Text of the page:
Working with JavaScript arrays and objects can be more fun if you destructure them. This helps when you're fetching stored data.

In this article, you will learn how you can take destructuring to the next level in JavaScript arrays and objects.

Table of contents:

  • What is an array?
  • What is an object?
  • What it means to destructure in JavaScript
  • Destructuring in Arrays
  • Destructuring in Objects

What is an Array in JavaScript?

In JavaScript, an array is a single variable that stores multiple elements. It is a collection of data. We can declare an array in two different ways, which are:

// Method 1
const firstArray = ["JavaScript", "Python", "Go"];

// Method 2
const secondArray = new Array(3);
secondArray[0] = "JavaScript";
secondArray[1] = "Python";
secondArray[2] = "Go";

In method 1, you can initialize while declaring your array. In method 2, you declare your array with the number of elements to be stored before initializing.

What is an Object in JavaScript?

In JavaScript, an object is a collection of properties, and a property is an association between a name (or key) and a value.

Writing an object in JavaScript looks somehow similar to an array, but instead we use curly braces or moustaches to create them. Let's look at the code below showing a car object with its properties:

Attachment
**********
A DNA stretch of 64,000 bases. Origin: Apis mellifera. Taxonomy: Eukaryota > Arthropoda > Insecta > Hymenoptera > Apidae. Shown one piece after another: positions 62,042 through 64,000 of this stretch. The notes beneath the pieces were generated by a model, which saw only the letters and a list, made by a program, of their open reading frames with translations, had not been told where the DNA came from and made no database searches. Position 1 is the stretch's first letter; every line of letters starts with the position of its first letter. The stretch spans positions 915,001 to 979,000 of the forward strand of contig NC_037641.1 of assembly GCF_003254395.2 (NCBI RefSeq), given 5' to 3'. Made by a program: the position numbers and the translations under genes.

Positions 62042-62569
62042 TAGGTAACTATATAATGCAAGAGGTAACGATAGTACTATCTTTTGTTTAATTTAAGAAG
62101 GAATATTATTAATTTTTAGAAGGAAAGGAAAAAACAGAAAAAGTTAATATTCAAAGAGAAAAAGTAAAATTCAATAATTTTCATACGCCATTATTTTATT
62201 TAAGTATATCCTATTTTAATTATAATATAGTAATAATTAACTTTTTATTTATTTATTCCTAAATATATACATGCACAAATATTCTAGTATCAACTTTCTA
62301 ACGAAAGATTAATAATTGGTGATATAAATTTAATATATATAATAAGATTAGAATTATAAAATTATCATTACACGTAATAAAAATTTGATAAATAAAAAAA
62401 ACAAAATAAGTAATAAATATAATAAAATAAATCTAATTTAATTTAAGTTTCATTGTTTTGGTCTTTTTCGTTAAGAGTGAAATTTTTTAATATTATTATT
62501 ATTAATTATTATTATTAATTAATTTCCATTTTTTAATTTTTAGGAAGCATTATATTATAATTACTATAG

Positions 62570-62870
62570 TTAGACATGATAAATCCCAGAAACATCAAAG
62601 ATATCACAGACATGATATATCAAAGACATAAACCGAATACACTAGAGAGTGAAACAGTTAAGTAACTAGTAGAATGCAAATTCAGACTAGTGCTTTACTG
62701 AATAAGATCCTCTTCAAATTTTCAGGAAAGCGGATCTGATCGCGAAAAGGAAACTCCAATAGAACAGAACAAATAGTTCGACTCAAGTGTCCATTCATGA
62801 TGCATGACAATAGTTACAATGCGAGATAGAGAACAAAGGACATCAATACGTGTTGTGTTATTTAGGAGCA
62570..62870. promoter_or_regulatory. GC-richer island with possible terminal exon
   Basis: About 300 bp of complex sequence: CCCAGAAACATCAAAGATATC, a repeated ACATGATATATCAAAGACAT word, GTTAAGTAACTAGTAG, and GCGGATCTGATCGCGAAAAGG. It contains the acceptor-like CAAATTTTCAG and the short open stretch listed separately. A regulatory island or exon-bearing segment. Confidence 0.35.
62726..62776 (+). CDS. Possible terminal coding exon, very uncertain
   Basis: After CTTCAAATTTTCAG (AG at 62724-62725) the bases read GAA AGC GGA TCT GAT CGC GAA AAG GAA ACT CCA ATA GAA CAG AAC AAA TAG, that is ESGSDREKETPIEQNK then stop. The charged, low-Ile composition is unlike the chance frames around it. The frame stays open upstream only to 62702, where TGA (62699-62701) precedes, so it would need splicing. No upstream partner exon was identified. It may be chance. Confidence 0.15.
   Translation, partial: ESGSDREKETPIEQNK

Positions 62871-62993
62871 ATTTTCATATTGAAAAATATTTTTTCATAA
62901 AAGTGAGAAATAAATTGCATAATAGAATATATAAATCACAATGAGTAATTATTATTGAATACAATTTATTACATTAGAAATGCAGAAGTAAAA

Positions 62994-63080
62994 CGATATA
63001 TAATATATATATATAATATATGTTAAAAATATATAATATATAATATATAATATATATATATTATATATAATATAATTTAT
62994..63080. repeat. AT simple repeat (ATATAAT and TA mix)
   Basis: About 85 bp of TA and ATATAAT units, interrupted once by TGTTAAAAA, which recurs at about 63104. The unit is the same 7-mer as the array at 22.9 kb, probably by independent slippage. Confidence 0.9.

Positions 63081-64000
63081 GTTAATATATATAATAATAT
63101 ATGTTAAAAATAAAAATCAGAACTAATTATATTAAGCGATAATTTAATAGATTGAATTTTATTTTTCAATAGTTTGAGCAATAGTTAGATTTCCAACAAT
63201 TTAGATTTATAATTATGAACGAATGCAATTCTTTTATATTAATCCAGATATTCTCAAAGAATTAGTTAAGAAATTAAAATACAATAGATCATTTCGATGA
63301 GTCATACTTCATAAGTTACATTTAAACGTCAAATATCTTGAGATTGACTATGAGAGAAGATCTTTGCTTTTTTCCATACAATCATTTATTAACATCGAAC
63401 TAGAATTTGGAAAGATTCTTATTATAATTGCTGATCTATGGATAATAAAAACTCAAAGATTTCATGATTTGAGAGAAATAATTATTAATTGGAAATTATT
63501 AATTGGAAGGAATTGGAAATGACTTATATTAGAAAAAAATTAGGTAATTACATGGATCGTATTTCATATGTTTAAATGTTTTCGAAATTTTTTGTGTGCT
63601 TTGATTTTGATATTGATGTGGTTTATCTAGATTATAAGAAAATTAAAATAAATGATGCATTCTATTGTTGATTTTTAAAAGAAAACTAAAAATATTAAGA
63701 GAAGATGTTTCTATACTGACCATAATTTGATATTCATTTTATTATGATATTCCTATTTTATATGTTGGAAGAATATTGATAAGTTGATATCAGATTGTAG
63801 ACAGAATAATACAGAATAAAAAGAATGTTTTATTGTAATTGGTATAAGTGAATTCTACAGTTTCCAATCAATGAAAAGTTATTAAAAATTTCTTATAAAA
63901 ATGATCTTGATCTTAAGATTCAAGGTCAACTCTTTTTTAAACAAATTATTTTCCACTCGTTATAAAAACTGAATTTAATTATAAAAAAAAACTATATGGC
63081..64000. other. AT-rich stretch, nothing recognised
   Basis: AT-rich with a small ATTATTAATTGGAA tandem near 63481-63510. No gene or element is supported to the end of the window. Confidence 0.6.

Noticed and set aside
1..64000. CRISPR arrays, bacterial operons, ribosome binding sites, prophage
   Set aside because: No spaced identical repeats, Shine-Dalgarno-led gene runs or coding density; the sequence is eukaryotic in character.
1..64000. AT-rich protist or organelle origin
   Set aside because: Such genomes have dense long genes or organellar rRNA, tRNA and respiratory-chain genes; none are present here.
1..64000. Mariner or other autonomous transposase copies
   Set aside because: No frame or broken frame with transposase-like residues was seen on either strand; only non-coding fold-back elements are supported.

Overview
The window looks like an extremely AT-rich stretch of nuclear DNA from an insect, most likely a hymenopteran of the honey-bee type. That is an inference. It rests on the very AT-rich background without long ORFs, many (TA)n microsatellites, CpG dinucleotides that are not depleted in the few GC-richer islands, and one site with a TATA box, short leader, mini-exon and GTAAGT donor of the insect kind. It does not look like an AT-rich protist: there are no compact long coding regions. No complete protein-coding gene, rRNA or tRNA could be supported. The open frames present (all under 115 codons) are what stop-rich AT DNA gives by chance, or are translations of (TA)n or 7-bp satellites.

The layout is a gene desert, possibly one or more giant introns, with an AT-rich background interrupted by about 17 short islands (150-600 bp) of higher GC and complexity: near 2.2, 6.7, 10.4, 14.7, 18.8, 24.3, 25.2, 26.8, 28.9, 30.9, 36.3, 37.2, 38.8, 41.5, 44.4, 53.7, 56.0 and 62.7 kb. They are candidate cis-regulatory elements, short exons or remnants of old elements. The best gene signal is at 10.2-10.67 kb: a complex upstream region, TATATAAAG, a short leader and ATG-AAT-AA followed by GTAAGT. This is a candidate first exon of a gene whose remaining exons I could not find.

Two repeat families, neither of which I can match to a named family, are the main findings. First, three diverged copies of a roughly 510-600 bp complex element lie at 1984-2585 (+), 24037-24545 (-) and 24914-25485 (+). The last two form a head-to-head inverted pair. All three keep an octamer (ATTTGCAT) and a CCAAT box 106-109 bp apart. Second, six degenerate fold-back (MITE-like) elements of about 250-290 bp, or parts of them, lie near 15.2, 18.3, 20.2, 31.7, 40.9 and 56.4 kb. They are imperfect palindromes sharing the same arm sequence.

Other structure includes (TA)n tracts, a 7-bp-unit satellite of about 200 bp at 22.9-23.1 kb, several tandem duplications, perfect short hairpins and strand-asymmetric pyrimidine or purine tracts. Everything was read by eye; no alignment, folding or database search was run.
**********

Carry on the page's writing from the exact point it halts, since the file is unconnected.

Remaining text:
const car = {
  name: "Toyota",
  color: "Black",
  year: 2022,
  engineType: "Automatic",

Notice that what makes up an object is a key followed by its value.

Now that you know the basics of what JavaScript arrays and objects look like, let's talk more about destructuring.

What is Destructuring in JavaScript?

Imagine you want to pick out some shoes from your collection, and you want your favorite blue ones. The very first thing you have to do is to search through your collection and unpack whatever you have there.

Now destructuring is just like that approach you took when looking for your shoes. Destructuring is the act of unpacking elements in an array or object.

Destructuring not only allow us to unpack elements, it also gives you the power to manipulate and switch elements you unpacked depending on the type of operation you want to perform.

Let's see how destructuring works in arrays and objects now.

Destructuring in Arrays

To destructure an array in JavaScript, we use the square brackets [] to store the variable name which will be assigned to the name of the array storing the element.

const [var1, var2, ...] = arrayName;

The ellipses right after the var2 declared above simply means that we can create more variables depending on how many items we want to remove from the array.

How to Assign Variables With Destructuring

Now, let's say we have an array of 6 colors but we want to get just the first 2 colors in the array. We can use destructuring to get what we want.

Let's take a look at it now:

const colorArr = ["red", "yellow", "blue", "green", "white", "black"];

const [first, second] = colorArr;
console.log(first, second);

// red, yellow

When we run the above code, we should have red and yellow logged to the console. Awesome!

How to Swap Variables with Destructuring

Now that you know how to assign variables with destructuring, let's look at how you can use destructuring to quickly swap variable values.